The first is that punk is not the aforementioned definition. As MacKaye so eloquently explained, punk is not music emerging from DC in the ‘80s or the Pacific Northwest in the ‘90s. It can be these things, but it is not limited to them. Punk is actually just any radically new idea. So, technically, any musical genre that is alternative to the mainstream music at its time of birth can be seen as punk.
The second claim about punk is that it involves revolting against the norm and pretty much being against everything. MacKaye told our class a funny example of this. During his high school years, he and his friends would challenge the protesters of the Iranian conflict, because objecting the war had become so mainstream at this point in time. This second claim offers a good counter to the popularized idea that punk is all about drugs and violence. Some punk rockers may take drugs and act out violently to revolt against the system, but others, like MacKaye may take the complete opposite perspective. They may reject drugs and violence altogether, especially after it has become the new mainstream within the punk community. You see, punk comes in all different forms and generalizing it does it no justice.
But how do punk and Ian MacKaye fit into the authenticity debate? Well, if you think about it, punk is almost synonymous with authenticity. The concept of exploring a radically new idea—straying from the norm—is acting in an authentic manner. Punk is taking everything familiar and comfortable and saying, “fuck you, here’s something new.” Being authentic is the basis of every up-and-coming musician’s existence. They talk about what’s real and what’s phony. They hate on corporate magazines and record labels. They are cynicists who look at every band that sold-out. But in reality, most of these musicians would kill to be the next Rolling Stones or Michael Jackson.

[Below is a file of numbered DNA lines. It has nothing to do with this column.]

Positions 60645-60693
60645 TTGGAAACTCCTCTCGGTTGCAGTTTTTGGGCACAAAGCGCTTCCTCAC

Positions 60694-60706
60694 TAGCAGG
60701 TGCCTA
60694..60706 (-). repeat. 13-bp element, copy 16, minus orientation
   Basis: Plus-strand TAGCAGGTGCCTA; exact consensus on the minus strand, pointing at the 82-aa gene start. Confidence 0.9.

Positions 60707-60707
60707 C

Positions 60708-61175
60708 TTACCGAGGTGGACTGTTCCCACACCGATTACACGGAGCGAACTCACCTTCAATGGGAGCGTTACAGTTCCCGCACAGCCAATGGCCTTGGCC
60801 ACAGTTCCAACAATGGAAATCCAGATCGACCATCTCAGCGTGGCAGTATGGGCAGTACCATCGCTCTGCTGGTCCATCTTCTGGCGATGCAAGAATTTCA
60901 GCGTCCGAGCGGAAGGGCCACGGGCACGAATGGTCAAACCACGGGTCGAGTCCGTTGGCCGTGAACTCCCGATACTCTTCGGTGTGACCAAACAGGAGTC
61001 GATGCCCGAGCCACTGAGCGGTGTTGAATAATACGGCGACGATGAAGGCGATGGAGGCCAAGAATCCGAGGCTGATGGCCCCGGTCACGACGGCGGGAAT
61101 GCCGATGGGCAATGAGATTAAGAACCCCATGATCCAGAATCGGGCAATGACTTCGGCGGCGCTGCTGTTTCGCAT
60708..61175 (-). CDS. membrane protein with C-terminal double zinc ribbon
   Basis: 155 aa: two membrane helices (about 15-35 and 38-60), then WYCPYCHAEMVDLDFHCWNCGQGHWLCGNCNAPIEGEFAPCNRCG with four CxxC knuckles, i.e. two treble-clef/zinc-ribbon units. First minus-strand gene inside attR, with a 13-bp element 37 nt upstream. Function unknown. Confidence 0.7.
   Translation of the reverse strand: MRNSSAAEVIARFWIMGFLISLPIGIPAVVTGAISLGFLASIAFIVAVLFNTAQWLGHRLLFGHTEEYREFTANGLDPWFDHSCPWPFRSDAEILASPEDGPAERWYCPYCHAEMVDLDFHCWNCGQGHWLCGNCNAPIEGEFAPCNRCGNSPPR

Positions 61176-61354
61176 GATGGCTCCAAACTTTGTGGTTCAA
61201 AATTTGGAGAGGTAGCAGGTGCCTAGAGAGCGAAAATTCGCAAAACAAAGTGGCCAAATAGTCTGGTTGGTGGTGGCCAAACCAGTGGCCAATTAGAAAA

My favorite example of this false sense of authenticity is Kurt Cobain. Cobain is easily my favorite artist, but I still can’t help but critique his persona, which comes off as insincere. He always outwardly advocated for the independent music scene and saw becoming an international superstar as a failure. At the same time, though, he gave in, like most of us would. At the time of his suicide, he lived in a mansion and toured across the country. He once told MacKaye after a show that he played while being high on drugs in his wife Courtney Love’s clothing, that that was his way of exposing the spectacle of rock and roll. MacKaye then countered Cobain by telling him that acting in this way made him the spectacle of rock and roll. This exchange sums up rock musicians very well. Most of them think they are going against the system and finding what’s “real,” when in reality it is all just a performance to gain attention. Punk, on the other hand, just feels truer to me.
Most people have at least heard of either Cobain, Nirvana or “Smells Like Teen Spirit,” but how many people can name a member of or a song from punk groups like Fugazi or Black Flag. Of course there are the punk bands like Green Day who went mainstream, but I’m talking about real punk—punk that stayed localized and independent. It’s not necessarily bad if you make it big time and it doesn’t have to mean that you are fake. It is the punk bands, like Fugazi, who reject major labels and continue to put out all their own content that are the groups that really care about the music. Those are the bands who truly personify punk and those are the bands that truly exemplify authentic behavior.